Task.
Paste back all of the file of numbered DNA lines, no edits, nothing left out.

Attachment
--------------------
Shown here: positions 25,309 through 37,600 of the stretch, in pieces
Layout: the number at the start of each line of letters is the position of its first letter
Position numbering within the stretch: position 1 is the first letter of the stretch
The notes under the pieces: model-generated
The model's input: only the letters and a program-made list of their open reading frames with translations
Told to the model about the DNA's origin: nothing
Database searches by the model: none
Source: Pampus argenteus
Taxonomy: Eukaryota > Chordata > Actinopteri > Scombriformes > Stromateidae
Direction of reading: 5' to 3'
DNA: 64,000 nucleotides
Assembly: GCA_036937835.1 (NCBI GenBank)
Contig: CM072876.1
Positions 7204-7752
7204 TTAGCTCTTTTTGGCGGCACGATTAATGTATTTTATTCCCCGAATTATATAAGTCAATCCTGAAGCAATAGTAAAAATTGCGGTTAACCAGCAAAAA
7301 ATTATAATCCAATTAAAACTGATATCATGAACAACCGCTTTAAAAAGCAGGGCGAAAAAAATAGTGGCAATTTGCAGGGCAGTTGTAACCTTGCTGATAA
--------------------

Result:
Shown here: positions 25,309 through 37,600 of the stretch, in pieces
Layout: the number at the start of each line of letters is the position of its first letter
Position numbering within the stretch: position 1 is the first letter of the stretch
The notes under the pieces: model-generated
The model's input: only the letters and a program-made list of their open reading frames with translations
Told to the model about the DNA's origin: nothing
Database searches by the model: none
Source: Pampus argenteus
Taxonomy: Eukaryota > Chordata > Actinopteri > Scombriformes > Stromateidae
Direction of reading: 5' to 3'
DNA: 64,000 nucleotides
Assembly: GCA_036937835.1 (NCBI GenBank)
Contig: CM072876.1
Positions 7204-7752
7204 TTAGCTCTTTTTGGCGGCACGATTAATGTATTTTATTCCCCGAATTATATAAGTCAATCCTGAAGCAATAGTAAAAATTGCGGTTAACCAGCAAAAA
7301 ATTATAATCCAATTAAAACTGATATCATGAACAACCGCTTTAAAAAGCAGGGCGAAAAAAATAGTGGCAATTTGCAGGGCAGTTGTAACCTTGCTGATAA